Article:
Tired of being rubbish...how do I improve?

D

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Not sure it'll make the OP feel any better, but just so you know - you're not alone. Year and a half ago we moved. Our new house is a 3 minute drive from a driving range which also has a decent enough putting and chipping green which you can use for free. Since the move I started going to the range and/or the practice green probably 2-3 times per week. Don't even want to think about the money I've spent on bashing balls, only for my game to become worse and worse. I don't have an issue with distance, but my driver is absolutely killing my game as I cannot keep the ball in play. Have had no less than 4 lessons in the last year for the driver only, but none has helped thus far, so I keep binge watching youtube and trying everything, and the more I try, the worse it becomes.

Still mulling over my options, but for the foreseeable the driver will not be in the bag until I've found someone or something that can help me get rid of the demons.

Based on what you are writing, you and I sound very much the same. We beat ourselves up cause we so desperately want to improve and we both seem to have put in the hours and effort, but not reaping any of the rewards from it, so of course it's a bit disheartening.

You have already said though that your fitness could be better. Perhaps you start there, take a step back from direct golf practice and focus on that instead over the winter? That could (potentially) help you with the distance issue, so that would be one box ticked. And if that doesn't translate directly, the worst case scenario is that you just simply will be fitter, which is never a bad thing.

Also, perhaps try meditation? I say that although I'm really bad at doing it consistently, but I know that it helps in the long run when you get into it over longer periods of time. Or, it does for me at least as it does help me control my temper when I'm on the course.

Anyways - as said, you're not alone, and I hope you find your way to improve your game! I'll keep my own search going and will let you know if I find the universal fix! :)
 

Albo

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Not sure it'll make the OP feel any better, but just so you know - you're not alone. Year and a half ago we moved. Our new house is a 3 minute drive from a driving range which also has a decent enough putting and chipping green which you can use for free. Since the move I started going to the range and/or the practice green probably 2-3 times per week. Don't even want to think about the money I've spent on bashing balls, only for my game to become worse and worse. I don't have an issue with distance, but my driver is absolutely killing my game as I cannot keep the ball in play. Have had no less than 4 lessons in the last year for the driver only, but none has helped thus far, so I keep binge watching youtube and trying everything, and the more I try, the worse it becomes.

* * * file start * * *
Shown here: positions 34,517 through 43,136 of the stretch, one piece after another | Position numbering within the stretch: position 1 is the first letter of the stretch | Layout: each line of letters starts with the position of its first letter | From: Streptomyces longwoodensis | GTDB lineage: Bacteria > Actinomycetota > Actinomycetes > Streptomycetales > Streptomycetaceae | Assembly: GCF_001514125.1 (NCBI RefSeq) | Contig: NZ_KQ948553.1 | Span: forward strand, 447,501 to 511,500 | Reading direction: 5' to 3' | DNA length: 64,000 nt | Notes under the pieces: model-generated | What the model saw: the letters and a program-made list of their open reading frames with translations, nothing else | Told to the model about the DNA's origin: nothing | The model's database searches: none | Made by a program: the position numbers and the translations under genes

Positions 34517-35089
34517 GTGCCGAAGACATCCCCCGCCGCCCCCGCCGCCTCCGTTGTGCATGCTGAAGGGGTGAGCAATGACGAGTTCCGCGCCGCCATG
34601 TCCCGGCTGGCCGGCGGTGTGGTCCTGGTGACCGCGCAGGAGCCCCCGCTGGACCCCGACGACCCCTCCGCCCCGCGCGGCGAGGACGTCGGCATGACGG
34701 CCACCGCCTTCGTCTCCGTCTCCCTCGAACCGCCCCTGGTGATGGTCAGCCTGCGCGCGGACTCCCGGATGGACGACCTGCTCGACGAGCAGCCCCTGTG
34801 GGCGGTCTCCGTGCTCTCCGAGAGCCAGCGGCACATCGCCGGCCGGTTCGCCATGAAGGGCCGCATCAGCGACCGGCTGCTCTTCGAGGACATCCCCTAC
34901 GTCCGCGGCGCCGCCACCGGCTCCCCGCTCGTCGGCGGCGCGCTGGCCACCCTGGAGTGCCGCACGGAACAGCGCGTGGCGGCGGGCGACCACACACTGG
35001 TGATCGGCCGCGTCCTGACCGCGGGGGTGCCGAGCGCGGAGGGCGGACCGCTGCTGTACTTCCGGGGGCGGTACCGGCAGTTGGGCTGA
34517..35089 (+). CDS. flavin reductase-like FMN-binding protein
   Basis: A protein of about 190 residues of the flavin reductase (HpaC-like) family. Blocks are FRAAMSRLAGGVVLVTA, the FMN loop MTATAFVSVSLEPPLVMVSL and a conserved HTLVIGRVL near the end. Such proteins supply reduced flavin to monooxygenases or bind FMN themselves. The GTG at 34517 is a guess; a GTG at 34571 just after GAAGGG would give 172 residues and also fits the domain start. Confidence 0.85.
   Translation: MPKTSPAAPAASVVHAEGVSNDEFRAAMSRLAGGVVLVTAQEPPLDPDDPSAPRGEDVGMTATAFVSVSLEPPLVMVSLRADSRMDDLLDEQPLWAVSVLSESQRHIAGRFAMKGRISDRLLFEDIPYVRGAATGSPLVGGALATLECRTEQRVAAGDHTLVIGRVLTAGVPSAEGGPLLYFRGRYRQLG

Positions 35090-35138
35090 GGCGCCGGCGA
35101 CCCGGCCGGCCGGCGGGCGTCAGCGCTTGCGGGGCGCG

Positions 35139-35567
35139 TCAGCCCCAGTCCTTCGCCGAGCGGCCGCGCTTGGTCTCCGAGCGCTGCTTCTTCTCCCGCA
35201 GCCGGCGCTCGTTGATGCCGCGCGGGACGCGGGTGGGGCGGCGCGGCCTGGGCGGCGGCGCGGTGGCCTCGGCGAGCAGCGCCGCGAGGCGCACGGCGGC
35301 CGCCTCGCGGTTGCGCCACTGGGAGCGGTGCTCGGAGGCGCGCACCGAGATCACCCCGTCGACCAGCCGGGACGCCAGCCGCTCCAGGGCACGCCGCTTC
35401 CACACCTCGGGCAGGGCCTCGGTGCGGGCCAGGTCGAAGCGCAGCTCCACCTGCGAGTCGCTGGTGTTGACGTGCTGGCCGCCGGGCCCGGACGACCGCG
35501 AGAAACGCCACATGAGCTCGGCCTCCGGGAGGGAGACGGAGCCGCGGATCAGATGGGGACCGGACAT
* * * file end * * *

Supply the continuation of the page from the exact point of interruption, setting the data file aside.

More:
Still mulling over my options, but for the foreseeable the driver will not be in the bag until I've found someone or something that can help me get rid of the demons.

Based on what you are writing, you and I sound very much the same. We beat ourselves up cause we so desperately want to improve and we both seem to have put in the hours and effort, but not reaping any of the rewards from it, so of course it's a bit disheartening.

You have already said though that your fitness could be better. Perhaps you start there, take a step back from direct golf practice and focus on that instead over the winter? That could (potentially) help you with the distance issue, so that would be one box ticked. And if that doesn't translate directly, the worst case scenario is that you just simply will be fitter, which is never a bad thing.

Also, perhaps try meditation? I say that although I'm really bad at doing it consistently, but I know that it helps in the long run when you get into it over longer periods of time. Or, it does for me at least as it does help me control my temper when I'm on the course.

Anyways - as said, you're not alone, and I hope you find your way to improve your game! I'll keep my own search going and will let you know if I find the universal fix! :)
There may be a question of how you practice as much as the amount you practise. The four foundations of golf is a book by Jon Sherman which goes into a lot of detail about how to practice effectively.
Also your comment about lessons not working so turning to YT watching and trying stuff, been there, done that and got worse as a result!!
Stop doing that, it won’t help at least in my vast experience it won’t. Go back to what you were told in your lessons and practice that, things will likely get worse before they get better, but giving up after a week/month/whatever and thinking the fix can be found on YT is a long road to disappointment
 
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There may be a question of how you practice as much as the amount you practise. The four foundations of golf is a book by Jon Sherman which goes into a lot of detail about how to practice effectively.